It is time rare childhood brain tumours got the funding that they desperately need
In May 2014, the mum and dad of two-year-old Rhiley Bennett first became aware that something was not quite right with their daughter. After three weeks of various doctors and hospital visits, parents Kim and Richie were given the devastating news that Rhiley had a tumour on her spine.
Following surgery, they were told that the tumour had now reached her brain. Rhiley was soon diagnosed with a very rare, aggressive tumour of the brain and spinal cord called atypical teratoid/rhabdoid tumour (AT/RT). What followed was 11 months of MRI scans, chemotherapy, nurses’ trips and blood transfusions, until on the 23rd April 2015, two weeks after her third birthday, Rhiley sadly passed away.
What is AT/RT?
Central nervous system AT/RT is a very rare, fast-growing tumour of the brain and spinal cord and usually occurs in children aged three years and younger, although it can occur in older children and adults.
About half of these tumours are located either within the cerebellum, which is located towards the back of the skull, or the brain stem which is the central part of the brain where it joins the spinal chord. The cerebellum is the part of the brain that controls movement, balance and posture, whereas the brain stem controls breathing, heart rate, and the nerves and muscles used in seeing, hearing, walking, talking, and eating. This means everyday activities such as walking, eating and breathing are seriously affected by a tumour of this nature. Furthermore, the signs and symptoms of AT/RT are not the same in every patient. This, alongside the fact that This type of tumour is not widely known about, makes it incredibly hard to diagnose.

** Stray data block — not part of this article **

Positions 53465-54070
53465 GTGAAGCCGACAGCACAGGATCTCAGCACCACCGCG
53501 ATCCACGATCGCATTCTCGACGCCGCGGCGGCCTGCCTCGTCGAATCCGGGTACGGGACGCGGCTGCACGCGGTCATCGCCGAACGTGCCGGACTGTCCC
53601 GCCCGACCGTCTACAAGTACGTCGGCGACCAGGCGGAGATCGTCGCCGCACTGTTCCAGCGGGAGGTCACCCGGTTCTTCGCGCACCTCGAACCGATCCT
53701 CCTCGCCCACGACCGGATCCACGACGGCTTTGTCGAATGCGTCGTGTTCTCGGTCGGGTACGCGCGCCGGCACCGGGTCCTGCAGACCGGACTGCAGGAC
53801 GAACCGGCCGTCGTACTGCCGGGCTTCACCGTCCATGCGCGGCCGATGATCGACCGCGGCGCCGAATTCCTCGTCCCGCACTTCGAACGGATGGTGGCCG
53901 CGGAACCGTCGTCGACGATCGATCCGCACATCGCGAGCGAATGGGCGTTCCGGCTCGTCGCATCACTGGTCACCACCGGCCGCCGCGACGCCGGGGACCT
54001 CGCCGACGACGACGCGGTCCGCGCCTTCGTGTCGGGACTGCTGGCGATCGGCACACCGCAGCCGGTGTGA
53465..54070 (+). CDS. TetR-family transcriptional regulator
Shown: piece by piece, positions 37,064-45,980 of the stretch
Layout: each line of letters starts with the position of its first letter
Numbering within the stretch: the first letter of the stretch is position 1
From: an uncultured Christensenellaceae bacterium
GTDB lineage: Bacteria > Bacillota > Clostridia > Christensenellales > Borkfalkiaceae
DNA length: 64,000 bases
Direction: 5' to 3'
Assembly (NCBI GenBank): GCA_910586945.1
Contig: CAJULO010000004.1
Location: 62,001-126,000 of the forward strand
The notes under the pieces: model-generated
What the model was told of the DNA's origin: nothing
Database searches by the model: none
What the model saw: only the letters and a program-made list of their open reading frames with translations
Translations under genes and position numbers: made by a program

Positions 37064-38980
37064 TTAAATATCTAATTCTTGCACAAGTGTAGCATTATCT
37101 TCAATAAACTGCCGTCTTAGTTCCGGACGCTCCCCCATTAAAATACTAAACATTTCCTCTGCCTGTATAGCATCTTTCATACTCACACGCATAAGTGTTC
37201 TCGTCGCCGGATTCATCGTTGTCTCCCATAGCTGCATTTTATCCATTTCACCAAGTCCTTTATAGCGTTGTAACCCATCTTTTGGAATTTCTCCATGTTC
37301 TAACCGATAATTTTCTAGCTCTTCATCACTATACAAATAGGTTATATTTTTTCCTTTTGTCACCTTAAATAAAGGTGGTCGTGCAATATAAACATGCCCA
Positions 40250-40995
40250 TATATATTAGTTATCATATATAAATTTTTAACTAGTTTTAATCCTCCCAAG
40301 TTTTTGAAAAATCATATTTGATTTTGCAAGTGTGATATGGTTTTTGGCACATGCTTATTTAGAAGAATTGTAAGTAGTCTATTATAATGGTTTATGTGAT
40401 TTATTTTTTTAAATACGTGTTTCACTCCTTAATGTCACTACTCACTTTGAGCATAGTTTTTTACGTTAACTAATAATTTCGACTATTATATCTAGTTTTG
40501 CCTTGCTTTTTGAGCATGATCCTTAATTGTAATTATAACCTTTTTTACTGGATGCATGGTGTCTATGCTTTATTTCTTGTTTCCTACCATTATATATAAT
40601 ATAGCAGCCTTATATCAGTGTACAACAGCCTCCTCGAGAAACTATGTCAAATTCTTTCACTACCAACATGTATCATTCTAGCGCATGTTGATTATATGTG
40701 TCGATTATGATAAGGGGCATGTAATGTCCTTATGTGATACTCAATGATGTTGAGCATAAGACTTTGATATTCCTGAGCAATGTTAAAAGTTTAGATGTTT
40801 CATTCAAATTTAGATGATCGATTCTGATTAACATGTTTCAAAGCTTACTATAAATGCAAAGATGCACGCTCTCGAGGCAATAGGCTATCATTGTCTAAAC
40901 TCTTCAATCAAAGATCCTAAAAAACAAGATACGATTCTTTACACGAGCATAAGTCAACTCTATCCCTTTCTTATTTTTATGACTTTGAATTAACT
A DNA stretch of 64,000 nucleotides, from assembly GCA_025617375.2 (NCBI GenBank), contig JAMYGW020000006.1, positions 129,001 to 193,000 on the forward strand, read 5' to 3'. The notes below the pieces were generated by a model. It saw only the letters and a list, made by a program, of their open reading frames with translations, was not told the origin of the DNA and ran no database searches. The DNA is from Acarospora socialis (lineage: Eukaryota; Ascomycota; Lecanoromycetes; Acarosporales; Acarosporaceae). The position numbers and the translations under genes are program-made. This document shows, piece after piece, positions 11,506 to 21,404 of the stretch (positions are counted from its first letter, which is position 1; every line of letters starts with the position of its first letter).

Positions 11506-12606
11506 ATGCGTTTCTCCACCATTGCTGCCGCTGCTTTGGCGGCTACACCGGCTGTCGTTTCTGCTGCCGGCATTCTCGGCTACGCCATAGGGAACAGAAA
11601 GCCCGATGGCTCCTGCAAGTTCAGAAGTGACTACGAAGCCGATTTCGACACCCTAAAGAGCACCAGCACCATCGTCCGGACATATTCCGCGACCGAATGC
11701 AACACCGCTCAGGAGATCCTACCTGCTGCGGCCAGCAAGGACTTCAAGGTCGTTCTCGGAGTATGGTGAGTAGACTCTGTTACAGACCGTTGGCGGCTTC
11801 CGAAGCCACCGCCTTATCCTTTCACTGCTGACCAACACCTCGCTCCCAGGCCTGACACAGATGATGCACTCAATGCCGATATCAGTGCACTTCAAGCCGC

AT/RT is a very difficult tumour to treat and, unfortunately, the outcomes remain poor. In general, older children with AT/RT tend to do better than young children. While cure rates for children over 3 are about 70%, those for children younger than 3 remain below 10%.
Hope for the future
After the tragic loss of their daughter, Kim and Richie felt compelled to act to raise awareness of this devastating form of cancer so that, in future, other lives might be saved. In June 2016, Kim launched an e-petition on UK Government Petitions website calling for urgent research into AT/RT tumours in the UK.
AT/RT is responsible for around 3% of paediatric brain tumours. The petition notes that due to its aggressive behaviour, AT/RT leaves younger children looking at their lives ending in a matter of weeks, or even days! The UK is currently lacking a standard protocol for therapies and treatments for this deadly form of cancer and a sheer lack of funding means that we are still far from a cure.
However, recent studies have reported that some patients with newly diagnosed AT/RT van have remission for 60-72 months after treatment with a specific combination of surgery, radiotherapy, and chemotherapy. Clinical trials are being carried out to assess the best combination of these therapies.
To ensure breakthroughs are made in research into rare childhood cancer research, such as AT/RT, and to help other families avoid losing their loves ones in the future, much more funding from the Government and larger cancer charities is urgently needed.
Please help us find hope for families in the future. Please sign and share Kim’s petition here.
Together we will find a cure.